Nokia has secured a major boost for its in-car smartphone connectivity standard, signing up leading tech firms and auto makers to help develop the technology.
Eleven firms including LG Electronics, Samsung, Toyota, Volkswagen and General Motors have formed the Car Connectivity Consortium to develop the Finnish vendor’s Terminal Mode connection standard and other wireless technologies including NFC. The group aims to release its first specifications within a few months.
Floris van de Klashorst, head of Nokia Automotive, claimed the consortium will help turn Terminal Mode into “the global standard for the integration of smartphones into vehicles,” and combine the “worlds of mobile ecosystems and applications with the automotive industry.”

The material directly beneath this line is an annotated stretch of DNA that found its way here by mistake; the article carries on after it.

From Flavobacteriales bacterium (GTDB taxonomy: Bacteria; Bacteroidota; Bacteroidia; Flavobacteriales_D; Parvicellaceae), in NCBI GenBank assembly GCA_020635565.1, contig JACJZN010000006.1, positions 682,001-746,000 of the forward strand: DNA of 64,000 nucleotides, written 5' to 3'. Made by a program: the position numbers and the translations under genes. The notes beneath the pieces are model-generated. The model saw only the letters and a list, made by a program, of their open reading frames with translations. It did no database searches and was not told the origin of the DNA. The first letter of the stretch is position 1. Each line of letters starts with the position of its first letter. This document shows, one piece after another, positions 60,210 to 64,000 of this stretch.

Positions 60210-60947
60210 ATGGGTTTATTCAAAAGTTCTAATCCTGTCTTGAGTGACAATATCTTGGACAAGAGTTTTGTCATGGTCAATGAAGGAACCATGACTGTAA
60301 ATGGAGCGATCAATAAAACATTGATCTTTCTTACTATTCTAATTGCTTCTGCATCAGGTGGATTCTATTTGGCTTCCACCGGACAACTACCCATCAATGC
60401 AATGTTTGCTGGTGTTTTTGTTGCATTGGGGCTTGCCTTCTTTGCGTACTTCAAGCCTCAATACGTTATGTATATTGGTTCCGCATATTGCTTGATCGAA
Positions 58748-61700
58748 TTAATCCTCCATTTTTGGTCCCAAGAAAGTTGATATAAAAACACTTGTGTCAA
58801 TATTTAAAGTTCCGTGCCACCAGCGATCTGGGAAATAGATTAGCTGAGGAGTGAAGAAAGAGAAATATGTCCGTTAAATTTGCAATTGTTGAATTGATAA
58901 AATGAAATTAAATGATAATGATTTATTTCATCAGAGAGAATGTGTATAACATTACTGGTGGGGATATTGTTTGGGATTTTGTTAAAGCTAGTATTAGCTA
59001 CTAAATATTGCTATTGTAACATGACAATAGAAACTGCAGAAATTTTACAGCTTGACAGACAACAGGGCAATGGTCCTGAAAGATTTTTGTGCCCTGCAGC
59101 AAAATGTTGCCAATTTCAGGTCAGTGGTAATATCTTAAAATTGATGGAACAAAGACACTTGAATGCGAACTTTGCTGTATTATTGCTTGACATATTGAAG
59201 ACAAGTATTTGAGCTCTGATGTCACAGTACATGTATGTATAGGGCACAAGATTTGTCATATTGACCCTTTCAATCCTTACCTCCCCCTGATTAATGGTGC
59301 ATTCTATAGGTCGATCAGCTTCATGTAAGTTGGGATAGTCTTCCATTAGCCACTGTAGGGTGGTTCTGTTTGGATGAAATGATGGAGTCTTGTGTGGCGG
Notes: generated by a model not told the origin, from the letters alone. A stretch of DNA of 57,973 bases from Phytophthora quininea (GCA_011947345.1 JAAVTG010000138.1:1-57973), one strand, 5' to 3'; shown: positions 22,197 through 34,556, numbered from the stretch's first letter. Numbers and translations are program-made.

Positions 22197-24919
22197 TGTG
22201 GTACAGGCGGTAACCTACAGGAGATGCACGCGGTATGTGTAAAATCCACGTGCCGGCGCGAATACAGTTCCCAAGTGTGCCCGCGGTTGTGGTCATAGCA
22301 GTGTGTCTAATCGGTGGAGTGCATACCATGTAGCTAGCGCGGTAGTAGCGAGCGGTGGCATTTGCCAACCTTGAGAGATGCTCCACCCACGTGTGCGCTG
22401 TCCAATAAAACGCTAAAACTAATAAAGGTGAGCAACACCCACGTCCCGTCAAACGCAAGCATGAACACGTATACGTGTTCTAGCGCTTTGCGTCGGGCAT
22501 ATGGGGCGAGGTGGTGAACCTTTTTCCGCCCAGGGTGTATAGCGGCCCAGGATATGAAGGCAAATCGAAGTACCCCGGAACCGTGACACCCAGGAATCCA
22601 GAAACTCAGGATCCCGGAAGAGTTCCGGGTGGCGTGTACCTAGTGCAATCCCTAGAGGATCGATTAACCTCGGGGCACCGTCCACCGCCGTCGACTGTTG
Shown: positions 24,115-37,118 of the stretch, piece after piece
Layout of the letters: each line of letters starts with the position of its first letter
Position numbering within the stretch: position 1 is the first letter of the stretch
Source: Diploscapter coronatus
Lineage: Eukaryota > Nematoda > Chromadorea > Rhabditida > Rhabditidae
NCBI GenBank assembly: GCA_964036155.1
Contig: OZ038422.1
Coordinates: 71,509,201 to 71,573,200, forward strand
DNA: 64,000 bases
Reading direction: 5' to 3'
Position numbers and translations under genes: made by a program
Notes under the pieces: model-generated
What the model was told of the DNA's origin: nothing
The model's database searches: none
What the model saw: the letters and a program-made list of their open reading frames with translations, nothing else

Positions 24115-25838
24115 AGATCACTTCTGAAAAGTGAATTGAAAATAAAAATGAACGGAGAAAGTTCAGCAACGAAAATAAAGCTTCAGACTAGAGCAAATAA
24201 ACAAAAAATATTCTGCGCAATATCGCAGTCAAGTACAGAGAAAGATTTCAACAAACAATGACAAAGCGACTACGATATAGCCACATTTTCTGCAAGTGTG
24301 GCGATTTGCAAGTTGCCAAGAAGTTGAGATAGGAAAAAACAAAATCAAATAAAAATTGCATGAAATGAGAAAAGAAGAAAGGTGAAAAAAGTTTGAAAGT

The move also pitches Nokia against Google, which has already demonstrated infotainment concepts using versions of Android adapted for vehicles.
Car makers are showing more interest in smartphone platforms to address inherent differences in the lifecycle of vehicles and on-board technology.
Derek Brown, product manager for QCT’s connected car program, told TelecomAsia it can take three to four years for a car to go from design to showroom. Even then, car makers face problems in terms of the sheer longevity of the vehicle itself, which can far outlast the technology installed.